William Chapman is the Dean of the School of Architecture at the University of Hawai‘i at Mānoa(UHM). Educated at Columbia (M.S. in Historic Preservation) and at Oxford University (D.Phil. in Anthropology), Chapman is a frequent contributor to UNESCO projects, serving as reviewer for World Heritage nominations. A four-time Fulbright scholar (Italy,Cambodia, and twice in Thailand), his latest publication is Ancient Sites of Southeast Asia: A Traveler’s Guide through History, Ruins, and Landscapes (Bangkok and Honolulu: River Books and University of Hawai‘i Press, 2018). Chapman previously served as the Director of the Graduate Certificate Program in Historic Preservation at UHM.
Sabina Tanović is an architect and independent researcher focused on memorial architecture. Sabina holds a PhD from Delft University of Technology, the Netherlands. Her current research focuses on contemporary European memory and the construction of architectural commemorative projects. In her book Designing Memory: The Architecture of Commemoration in Europe, 1914 to the Present, (Cambridge University Press, 2019), she discusses commissioning processes and design strategies in European memorial projects. She is the designer of the concept proposal for the Memorial Museum and Research Center Tunnel D-B in Sarajevo.
Yujin Yaguchi is a Professor at the Graduate School of Interdisciplinary Information Studies of the University of Tokyo. He received his master’s and doctoral degrees in American Studies from the College of William and Mary. From 2001 to 2002, he was a Fulbright visiting scholar to UC Santa Cruz and the East-West Center (Honolulu). He has published and presented widely in Japanese and English on the intercultural dynamics of Japan-Pacific-US relations. He is the author of five books in Japanese and also an editor of Shinjuwan wo Kataru: Rekishi, Kioku, Kyoiku[Narrating Pearl Harbor: History, Memories, Education] from the University of Tokyo Press (2011).
Peter Larkham is Professor of Planning at Birmingham City University, UK. He has researched and published widely on post-war reconstruction, urban form and conservation. His recent publications include Authentic Reconstruction(2018, edited with John Bold and Rob Pickard) and Alternative Visions of Post-War Reconstruction(2014, edited with John Pendlebury and Erdem Erten).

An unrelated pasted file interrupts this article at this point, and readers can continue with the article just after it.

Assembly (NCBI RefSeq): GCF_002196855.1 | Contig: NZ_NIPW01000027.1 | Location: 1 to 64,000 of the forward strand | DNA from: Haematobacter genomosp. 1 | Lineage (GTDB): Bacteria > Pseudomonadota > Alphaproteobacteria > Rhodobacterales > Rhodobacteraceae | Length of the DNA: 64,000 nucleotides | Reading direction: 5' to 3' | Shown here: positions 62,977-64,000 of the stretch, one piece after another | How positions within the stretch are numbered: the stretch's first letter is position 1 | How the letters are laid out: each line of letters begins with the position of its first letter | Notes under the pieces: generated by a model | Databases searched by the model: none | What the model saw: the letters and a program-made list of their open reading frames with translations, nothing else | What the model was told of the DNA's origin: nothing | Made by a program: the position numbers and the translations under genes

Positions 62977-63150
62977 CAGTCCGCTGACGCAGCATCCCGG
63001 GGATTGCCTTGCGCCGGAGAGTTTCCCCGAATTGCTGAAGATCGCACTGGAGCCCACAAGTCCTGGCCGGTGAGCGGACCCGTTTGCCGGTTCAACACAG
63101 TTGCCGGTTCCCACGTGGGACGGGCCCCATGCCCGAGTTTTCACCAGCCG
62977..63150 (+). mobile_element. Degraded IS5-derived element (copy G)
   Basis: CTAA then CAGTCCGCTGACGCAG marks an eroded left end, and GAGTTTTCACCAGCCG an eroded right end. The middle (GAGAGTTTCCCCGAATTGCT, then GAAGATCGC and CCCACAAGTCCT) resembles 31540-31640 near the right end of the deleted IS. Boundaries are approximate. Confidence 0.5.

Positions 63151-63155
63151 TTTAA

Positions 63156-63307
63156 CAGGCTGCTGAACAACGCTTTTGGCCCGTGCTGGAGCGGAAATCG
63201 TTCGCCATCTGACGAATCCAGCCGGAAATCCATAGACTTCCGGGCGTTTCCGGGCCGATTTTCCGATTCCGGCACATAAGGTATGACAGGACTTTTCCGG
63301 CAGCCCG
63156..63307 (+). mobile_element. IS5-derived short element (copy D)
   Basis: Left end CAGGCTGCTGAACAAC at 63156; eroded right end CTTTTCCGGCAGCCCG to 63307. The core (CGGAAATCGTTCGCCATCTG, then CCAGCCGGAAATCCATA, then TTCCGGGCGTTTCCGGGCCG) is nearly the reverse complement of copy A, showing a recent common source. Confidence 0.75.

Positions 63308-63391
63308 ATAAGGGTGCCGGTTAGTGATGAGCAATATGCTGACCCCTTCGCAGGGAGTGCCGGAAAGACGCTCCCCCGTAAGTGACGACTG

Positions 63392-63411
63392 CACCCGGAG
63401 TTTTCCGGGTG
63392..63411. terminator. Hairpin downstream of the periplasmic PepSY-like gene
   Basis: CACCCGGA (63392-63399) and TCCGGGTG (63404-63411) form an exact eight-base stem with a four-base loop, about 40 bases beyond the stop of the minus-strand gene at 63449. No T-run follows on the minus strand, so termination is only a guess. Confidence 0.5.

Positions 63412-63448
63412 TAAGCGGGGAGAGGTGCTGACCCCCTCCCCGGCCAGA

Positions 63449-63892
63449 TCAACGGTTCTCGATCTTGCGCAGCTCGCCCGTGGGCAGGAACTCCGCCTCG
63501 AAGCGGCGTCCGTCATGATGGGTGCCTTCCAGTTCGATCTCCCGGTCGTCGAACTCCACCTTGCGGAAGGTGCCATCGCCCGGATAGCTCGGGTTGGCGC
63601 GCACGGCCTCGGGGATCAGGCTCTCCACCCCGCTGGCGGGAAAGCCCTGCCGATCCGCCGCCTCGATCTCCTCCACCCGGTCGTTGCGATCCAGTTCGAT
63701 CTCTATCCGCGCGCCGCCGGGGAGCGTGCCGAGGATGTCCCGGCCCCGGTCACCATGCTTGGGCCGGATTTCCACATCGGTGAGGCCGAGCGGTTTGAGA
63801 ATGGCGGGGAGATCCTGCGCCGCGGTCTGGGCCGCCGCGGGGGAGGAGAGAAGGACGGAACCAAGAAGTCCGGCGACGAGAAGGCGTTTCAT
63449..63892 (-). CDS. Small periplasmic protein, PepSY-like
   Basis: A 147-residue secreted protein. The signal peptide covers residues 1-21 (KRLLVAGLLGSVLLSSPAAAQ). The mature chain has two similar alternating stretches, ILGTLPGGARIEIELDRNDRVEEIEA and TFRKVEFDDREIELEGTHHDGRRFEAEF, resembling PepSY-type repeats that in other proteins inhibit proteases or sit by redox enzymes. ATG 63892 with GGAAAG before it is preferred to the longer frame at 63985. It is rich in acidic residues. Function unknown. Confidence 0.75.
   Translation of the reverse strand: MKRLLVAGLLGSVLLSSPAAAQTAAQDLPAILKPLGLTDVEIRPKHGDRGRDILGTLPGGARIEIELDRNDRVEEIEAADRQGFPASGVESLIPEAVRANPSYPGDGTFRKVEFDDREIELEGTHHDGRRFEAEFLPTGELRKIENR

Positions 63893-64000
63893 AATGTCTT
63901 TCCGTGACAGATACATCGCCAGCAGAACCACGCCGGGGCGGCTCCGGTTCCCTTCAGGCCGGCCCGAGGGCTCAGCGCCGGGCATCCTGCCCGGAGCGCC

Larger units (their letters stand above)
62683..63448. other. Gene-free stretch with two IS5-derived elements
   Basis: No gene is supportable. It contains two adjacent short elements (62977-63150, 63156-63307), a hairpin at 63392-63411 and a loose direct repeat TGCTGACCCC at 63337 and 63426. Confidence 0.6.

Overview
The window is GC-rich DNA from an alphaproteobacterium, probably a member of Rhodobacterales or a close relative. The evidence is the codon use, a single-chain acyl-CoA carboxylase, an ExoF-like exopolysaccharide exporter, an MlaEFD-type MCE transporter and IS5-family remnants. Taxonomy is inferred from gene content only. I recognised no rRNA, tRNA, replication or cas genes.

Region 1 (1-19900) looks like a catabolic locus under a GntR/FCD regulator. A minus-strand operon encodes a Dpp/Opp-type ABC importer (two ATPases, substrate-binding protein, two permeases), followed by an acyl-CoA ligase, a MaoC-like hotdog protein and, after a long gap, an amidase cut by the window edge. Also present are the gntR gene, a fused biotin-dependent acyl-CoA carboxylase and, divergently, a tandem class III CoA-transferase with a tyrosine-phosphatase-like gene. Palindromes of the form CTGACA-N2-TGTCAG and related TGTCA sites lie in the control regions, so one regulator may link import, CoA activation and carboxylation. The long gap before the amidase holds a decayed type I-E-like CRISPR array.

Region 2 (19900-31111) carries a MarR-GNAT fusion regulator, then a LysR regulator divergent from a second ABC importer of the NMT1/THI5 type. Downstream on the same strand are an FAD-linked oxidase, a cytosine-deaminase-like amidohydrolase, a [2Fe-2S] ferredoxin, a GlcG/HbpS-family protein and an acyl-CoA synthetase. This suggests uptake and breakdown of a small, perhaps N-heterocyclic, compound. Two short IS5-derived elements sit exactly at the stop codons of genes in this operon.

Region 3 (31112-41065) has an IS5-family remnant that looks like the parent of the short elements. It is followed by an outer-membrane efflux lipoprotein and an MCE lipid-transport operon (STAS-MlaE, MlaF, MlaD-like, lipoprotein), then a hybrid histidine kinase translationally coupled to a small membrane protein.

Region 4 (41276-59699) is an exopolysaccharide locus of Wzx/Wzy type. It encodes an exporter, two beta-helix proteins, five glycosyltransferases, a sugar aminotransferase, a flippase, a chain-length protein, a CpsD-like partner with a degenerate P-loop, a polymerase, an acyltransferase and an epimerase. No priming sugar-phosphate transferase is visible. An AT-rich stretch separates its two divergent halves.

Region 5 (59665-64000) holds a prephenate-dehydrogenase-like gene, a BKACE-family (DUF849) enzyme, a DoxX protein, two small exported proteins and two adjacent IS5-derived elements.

Mark Helbling is an Emeritus professor of American Studies (U. Hawaii-Manoa). In addition to teaching in the Department of American Studies,he has taught in Tanzania (1964-6); Fulbright Tunisia (1976-7); Fulbright Ivory Coast (1984-5); Fulbright Germany (196-7) Paris, France (Study Abroad—1993,1995, 1999, 2013).He is now retired.His research interests include:The Harlem Renaissance; The Response of African Americans to Lindbergh’s Flight to Paris; and the French Response to Lindbergh’s Flight to Paris. In addition to academic writing, Helbling has published poetry and fiction.
Kostis Kourelis is an architectural historian who specializes in the archaeology of the Mediterranean from the medieval to the modern periods. He also investigates how medieval material culture has shaped modern notions of identity, space, and aesthetics particularly during the 1930s. Research on the archaeology of labor includes surveys of deserted villages in Greece and oil-boom man camps in North Dakota. His publications include Houses of the Morea: Vernacular Architecture of the Northwest Peloponnesos (1205-1955),The Archaeology of Xenitia: Greek Immigration and Material Culture, Punk Archaeology, “Byzantine Houses and Modern Fictions: Domesticating Mystras in 1930s Greece” and”“Byzantium and the Avant-Garde: Excavations at Corinth, 1920s-1930s.”
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